Comprising one volume of Functional and Modified Polymeric Materials, Two-Volume Set, this well-organized collection of papers by Professor Eli Ruckenstein and co-workers focuses on functional and modified polymeric materials prepared mainly through solution polymerization and surface polymerization. Although solution polymerization has been broadly utilized for the preparation of polymeric materials, the book shows significant approaches to special classes of polymeric materials including functional polymers by living ionic polymerization, degradable and decrosslinkable polymers, semi- and interpenetrating polymer network pervaporation membranes, and soluble conducting polymers. It also focuses on preparing and modifying conductive surface of polymer or polymer-based materials.
Table of Contents
1. Functional Polymers by Living Ionic Polymerization
2. Degradable and De-Cross-Linkable Polymers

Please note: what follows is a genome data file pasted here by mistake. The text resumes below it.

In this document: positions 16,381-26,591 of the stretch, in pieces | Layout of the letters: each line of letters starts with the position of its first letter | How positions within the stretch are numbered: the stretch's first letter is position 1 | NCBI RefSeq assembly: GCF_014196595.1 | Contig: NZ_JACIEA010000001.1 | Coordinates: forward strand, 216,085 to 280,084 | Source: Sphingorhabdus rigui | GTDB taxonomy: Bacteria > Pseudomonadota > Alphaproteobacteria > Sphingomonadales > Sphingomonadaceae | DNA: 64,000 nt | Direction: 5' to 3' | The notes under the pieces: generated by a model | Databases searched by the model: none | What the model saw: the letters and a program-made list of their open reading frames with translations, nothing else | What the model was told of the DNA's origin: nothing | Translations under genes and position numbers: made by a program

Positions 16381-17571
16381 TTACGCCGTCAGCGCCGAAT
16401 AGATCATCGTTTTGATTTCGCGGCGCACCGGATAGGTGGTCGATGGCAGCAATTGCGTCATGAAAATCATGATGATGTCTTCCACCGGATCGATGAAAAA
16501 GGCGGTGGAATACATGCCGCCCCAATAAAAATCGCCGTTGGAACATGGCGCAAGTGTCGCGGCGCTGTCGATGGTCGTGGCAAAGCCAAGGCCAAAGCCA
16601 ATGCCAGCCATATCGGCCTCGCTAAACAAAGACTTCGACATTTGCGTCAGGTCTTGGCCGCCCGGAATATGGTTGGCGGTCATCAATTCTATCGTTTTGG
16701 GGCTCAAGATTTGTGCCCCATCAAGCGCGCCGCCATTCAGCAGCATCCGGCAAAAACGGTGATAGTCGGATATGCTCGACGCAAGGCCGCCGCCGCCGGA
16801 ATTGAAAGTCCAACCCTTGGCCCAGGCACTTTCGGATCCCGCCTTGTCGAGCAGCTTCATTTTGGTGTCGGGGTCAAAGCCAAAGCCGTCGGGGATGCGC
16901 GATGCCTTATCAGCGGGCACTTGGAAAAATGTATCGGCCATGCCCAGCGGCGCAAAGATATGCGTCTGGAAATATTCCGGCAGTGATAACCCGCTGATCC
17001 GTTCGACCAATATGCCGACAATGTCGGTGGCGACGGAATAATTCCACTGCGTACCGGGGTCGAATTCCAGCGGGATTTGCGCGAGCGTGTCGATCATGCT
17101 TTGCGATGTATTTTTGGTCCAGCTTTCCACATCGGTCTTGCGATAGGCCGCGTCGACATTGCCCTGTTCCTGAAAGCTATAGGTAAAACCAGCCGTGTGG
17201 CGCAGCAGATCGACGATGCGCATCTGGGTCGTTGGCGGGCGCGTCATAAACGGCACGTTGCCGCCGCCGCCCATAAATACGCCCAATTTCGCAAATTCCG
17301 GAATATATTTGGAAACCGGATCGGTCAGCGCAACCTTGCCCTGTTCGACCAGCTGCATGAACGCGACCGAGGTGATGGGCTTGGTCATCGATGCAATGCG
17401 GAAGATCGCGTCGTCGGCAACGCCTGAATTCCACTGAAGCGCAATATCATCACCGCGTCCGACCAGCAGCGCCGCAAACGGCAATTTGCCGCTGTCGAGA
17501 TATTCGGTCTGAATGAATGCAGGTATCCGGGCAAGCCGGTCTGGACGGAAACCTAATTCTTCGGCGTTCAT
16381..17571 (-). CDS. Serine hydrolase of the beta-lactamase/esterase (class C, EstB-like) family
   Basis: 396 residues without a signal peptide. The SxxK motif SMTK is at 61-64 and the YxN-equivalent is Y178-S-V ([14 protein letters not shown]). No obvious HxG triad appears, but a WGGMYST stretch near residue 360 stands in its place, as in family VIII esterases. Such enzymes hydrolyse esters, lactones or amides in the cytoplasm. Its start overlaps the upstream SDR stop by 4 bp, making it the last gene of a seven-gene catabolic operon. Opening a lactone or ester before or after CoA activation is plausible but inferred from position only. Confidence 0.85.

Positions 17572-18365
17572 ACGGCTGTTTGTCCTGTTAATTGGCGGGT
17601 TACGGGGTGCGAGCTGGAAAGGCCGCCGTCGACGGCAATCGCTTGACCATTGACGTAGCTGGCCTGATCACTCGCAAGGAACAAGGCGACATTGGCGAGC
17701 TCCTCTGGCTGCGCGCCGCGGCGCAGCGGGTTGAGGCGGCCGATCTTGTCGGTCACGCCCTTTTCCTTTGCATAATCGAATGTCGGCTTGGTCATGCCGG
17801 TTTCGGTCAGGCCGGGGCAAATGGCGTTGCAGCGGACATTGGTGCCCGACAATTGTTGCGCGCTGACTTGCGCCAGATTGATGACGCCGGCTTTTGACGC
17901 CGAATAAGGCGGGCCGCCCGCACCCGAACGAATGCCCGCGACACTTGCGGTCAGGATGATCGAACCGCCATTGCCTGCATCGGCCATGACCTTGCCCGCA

3. Semi- and Interpenetrating Polymer Network Pervaporation Membranes
4. Soluble Conducting Polymers
5. Preparation and Modification of Conductive Surface
6. Miscellaneous Topics
Eli Ruckenstein is a State University of New York (SUNY) Distinguished Professor at the SUNY at Buffalo. He has published more than 1000 papers in numerous areas of engineering science and has received a large number of awards from the American Chemical Society and the American Institute of Chemical Engineers. Dr. Ruckenstein has also received the Founders Gold Medal Award from the National Academy of Engineering and the National Medal of Science from President Bill Clinton. He is a member of the National Academy of Engineering and of the American Academy of Art and Sciences.
Hangquan Li earned a PhD in polymer science and engineering at Beijing University of Chemical Technology in 1990. He was a visiting scientist at SUNY-Buffalo, working with Dr. Ruckenstein, from 1993 to 1996. He has been appointed as a professor at Beijing University of Chemical Technology since 1996. He has published over 100 papers mainly on polymer research.
Chong Cheng earned a PhD in chemistry (polymer) at City University of New York in 2003. He currently is an associate professor at the Department of Chemical and Biological Engineering at SUNY-Buffalo. He has published over 60 papers on polymer synthesis and characterization as well as biomedical applications of polymers.